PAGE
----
My maternal grandparents thought of him as good a settled boy as any for their daughter who had just about turned 20. Some years later, my dad was last posted in Mumbai and opted for voluntary retirement, and my brother and I grew up in the city for most of our lives.
As compared to our grandparents and parents, my brother and I had more to choose from in the 1990s. I studied biosciences at St Xavier’s College in Mumbai, while my brother took to physics at the same place. But the media was opening up as well. Advertising, journalism, television, all of these seemed like exciting options. So, even as I took up a distance course in economics, I enrolled for a course in journalism too. Career choices were aplenty.
But as this chart below illustrates, there were indirect external forces at work on me: economic and emotional. India was in transition. The family needed money and society insisted I was no longer a boy, but a man, and implicitly insisted I take a call and get into the workforce.
[Source: Primed to Perform by Neel Doshi & Lindsay McGregor]
There were a few options before me. My biosciences background could take me to a pharma company, while my media and economics courses could get me a place at a newspaper or magazine. Media sounded more appealing and business journalism it was.
In hindsight, I don’t know where the 20-odd years spent in journalism went. All I know is that I loved every minute of it. But as I have articulated so often in the past in this series, circumstances conspired, and I got to a point where I finally had to confront my direct motives.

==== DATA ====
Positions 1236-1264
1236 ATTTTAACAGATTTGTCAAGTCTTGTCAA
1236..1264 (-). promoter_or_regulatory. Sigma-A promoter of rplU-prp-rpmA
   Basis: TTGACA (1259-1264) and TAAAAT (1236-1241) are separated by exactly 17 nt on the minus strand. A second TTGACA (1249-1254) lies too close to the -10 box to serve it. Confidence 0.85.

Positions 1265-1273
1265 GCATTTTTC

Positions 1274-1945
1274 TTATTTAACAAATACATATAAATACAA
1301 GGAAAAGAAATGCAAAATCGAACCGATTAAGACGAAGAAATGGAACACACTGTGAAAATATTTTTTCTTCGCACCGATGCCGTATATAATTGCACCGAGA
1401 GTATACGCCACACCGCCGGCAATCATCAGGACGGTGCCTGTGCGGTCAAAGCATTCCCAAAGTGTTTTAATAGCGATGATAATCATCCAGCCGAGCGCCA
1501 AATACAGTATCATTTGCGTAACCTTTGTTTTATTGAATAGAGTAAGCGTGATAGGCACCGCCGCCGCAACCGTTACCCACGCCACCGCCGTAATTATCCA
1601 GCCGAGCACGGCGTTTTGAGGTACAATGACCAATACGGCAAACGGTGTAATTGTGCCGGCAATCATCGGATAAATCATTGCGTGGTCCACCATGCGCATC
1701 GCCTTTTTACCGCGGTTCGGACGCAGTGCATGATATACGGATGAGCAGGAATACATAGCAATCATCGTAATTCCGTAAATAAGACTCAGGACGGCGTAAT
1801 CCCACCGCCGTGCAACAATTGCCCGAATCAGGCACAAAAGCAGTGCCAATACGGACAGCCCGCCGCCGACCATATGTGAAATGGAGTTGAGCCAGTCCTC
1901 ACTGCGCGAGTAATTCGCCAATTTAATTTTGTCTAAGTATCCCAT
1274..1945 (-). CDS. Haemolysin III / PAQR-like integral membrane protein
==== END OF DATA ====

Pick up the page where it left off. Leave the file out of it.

I’m in my early 40s now and a few questions stared me in the face four years ago:
Question 1: Am I living life to its fullest potential by continuing as a journalist?
Question 2: What is the purpose of my career?
Question 3: If I am enjoying every minute of journalism, and it is indeed play for me, why do I feel stressed out?
Some thought later, answers emerged.
Answer 1: No, I am not living to my full potential.
Answer 2: I didn’t deliberate much. I was too young when I got into it. There were indirect motives at play. The purpose fell into place later. But it is now ready to be scrutinised.
Answer 3: I don’t know.
Follow-up question 1: Is this what they call a mid-life crisis?
Answer: No. I need to find meaning and fulfilment.
Follow-up question 2: What is holding you back?
Answer: Only two things—money and inertia.
Krznaric makes a few arguments on why inertia kicks in. The first is that the kind of world we live in now is an abundant one. “Abundance of options becomes an overload. At this point, it no longer liberates, it debilitates,” he writes.